Grenache doesn't make dark wines. David Powell, then of Torbreck, told me once that Grenache is the Pinot Noir of the south. And he's right: This is how we should think of this variety. Its skill is in making lighter-coloured, perfumed, elegant red wines, not lacking flavour, but with freshness and nice structure. In this sense, Grenache is on message, because the trend in the Australian wine world now is to move away from dense, opaque, sweetly fruited red wines towards lighter, more drinkable reds with a prettier personality. In terms of winemaking, techniques such as using some whole bunches in the fermenter, and ageing in large format oak, or older oak barriques, seem to work well with this variety. The result is supple, often quite elegant reds that are highly food compatible and very drinkable. Now that winemakers are recognizing Grenache's talents for graceful reds, fewer are trying to force it into a style it's not good at.
The evolution of Australian wine
Because Grenache was unfashionable it wasn't being planted. This has had the unintended side effect of increasing the average vine age. Couple this with the fact that existing old Grenache vineyards survived in part because they were planted in the right place and were making good wines, and you have a situation that works very much in the grape's favour.
One difference between Grenache and Pinot Noir, though, is that while Pinot Noir is rarely, if ever blended, Grenache works well combined with other varieties, and in particular as part of that classic South Australian combo, the GSM (for Grenache, Shiraz, Mataro). Many of the finest expressions of Grenache are blended wines where it is the dominant player. Many select lighter, more elegant expressions of Shiraz as the blending partner, and only a touch of the later ripening Mataro seems to be necessary to add detail.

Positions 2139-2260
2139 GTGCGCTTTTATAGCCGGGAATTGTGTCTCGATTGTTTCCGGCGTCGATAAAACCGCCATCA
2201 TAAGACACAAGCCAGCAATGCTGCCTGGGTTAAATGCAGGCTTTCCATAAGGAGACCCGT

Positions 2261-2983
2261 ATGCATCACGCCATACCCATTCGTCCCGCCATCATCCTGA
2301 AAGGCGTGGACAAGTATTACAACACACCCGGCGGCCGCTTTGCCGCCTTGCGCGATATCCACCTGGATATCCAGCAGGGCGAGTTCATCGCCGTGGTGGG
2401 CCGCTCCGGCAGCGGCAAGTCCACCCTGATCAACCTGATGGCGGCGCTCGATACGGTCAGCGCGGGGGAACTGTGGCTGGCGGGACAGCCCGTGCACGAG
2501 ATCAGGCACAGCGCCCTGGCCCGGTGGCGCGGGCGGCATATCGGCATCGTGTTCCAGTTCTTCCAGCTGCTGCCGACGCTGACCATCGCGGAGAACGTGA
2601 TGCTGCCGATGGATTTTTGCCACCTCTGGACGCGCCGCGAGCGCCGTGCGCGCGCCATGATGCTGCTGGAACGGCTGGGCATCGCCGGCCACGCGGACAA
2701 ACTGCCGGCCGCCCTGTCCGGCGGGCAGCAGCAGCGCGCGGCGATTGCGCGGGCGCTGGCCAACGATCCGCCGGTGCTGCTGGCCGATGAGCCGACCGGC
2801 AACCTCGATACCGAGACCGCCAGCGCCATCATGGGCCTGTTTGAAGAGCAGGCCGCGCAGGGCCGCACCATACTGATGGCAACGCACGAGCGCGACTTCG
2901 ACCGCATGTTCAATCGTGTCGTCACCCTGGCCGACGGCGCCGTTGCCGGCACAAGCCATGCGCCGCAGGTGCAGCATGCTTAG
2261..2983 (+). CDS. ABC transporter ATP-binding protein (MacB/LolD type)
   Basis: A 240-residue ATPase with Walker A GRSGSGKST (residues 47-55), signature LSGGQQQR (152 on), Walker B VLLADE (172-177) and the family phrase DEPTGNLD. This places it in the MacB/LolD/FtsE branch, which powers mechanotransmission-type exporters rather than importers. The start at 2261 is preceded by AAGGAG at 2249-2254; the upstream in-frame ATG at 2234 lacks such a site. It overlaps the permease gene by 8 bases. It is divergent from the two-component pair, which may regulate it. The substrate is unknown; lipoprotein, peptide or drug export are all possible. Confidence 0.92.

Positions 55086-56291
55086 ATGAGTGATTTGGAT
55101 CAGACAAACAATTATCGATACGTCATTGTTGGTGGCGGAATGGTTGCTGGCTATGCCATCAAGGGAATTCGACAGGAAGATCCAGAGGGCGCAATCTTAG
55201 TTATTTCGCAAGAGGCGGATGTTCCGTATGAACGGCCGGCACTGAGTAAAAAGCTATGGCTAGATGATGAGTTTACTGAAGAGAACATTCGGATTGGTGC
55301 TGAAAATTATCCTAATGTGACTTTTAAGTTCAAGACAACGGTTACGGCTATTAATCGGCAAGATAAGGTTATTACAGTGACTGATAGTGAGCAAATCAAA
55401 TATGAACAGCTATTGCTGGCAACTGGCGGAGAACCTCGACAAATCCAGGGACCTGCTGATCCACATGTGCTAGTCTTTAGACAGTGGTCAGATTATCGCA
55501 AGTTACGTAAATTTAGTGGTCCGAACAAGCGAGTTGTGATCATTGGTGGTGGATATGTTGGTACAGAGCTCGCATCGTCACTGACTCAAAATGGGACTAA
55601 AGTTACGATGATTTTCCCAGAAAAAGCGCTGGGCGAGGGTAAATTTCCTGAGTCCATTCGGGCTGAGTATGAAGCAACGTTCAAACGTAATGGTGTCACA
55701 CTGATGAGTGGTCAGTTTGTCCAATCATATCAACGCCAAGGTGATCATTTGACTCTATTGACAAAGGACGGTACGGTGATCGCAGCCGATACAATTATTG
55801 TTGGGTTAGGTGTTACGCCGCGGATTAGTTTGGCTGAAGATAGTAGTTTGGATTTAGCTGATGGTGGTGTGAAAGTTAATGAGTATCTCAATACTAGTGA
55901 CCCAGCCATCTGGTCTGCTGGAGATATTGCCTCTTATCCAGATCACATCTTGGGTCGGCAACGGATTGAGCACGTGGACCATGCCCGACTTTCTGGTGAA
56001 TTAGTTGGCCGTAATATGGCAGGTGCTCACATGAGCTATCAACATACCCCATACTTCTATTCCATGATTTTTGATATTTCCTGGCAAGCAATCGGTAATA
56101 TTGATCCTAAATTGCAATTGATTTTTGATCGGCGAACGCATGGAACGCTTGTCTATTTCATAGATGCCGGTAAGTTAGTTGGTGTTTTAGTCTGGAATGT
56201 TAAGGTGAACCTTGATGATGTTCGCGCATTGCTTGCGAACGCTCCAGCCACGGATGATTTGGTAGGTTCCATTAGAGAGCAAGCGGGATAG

Grenache the soloist
Increasingly winemakers are having success with varietally labelled Grenache. There are some really impressive examples emerging. On recent trips, I've enjoyed quite a few. Taras and Amber Ochota make one of my favourites: The Ochota Barrels Green Room is an old vine Grenache from McLaren Vale that is particularly haunting and elegant. Then there's D'Arenberg: Chester Osborn is a champion of Grenache, which has always been the backbone of D'Arry's Original. 'We have been a big instigator of Grenache in Australia,' says Chester. D'Arenberg buy up to half of the McLaren Vale's Grenache, and make five straight varietal wines and three GSMs. Toby and Emmanuelle Bekkers are also making a very impressive Grenache under their Bekkers label. As with many, they find that Grenache is best off without new oak. They use 15% whole bunch and mature their wine for 16 months in older 500 litre French oak barrels, which allows Grenache to express itself well.
Taras Ochota. Surfer. Punk. Winemaker.
Peter Fraser at Yangarra is turning out some impressive Grenache from one of the world's largest biodynamically farmed vineyards. The Yangarra High Sands Grenache is priced at a premium, and demonstrates just how well Grenache can do planted in some of the sandier terroirs in the region, and is made from vines planted in 1946. And a beautiful old Grenache vineyard planted in 1934 forms 80% of Noon's haunting Eclipse, another McLaren Vale star.
In the Barossa Valley, there are some lovely wines emerging such as the Whistler 'Get in My Belly' Grenache, which shows off this variety in its most fresh, vivid, drinkable state, and David Franz' Grenache Noir, made using 30% whole bunch, matured in old oak, and from vines planted in 1923.
A new major player?
Is this Grenache revival a fad, or here to stay? I'd argue the latter. Now that the world is embracing lighter-styled red wines, and Aussie winemakers are understanding the true personality of Grenache as the Pinot Noir of the south, those traits that in the past counted against it – the paler colour, the more ethereal appeal of the wine – are being seen as assets.
About Jamie Goode
Jamie Goode is a leading British wine writer and the founder of The Wine Anorak. As well as writing he also lectures and judges wine. He won the 2007 Glenfiddich Wine Writer of the year award, and contributes regularly to a range of publications including The World of Fine Wine, Wine Business International, Drinks International, Wines and Vines, Sommelier Journaland The Drinks Business. His first book, Wine Science, won the Glenfiddich Award for Drinks Book in 2006, and a second edition was released in 2014.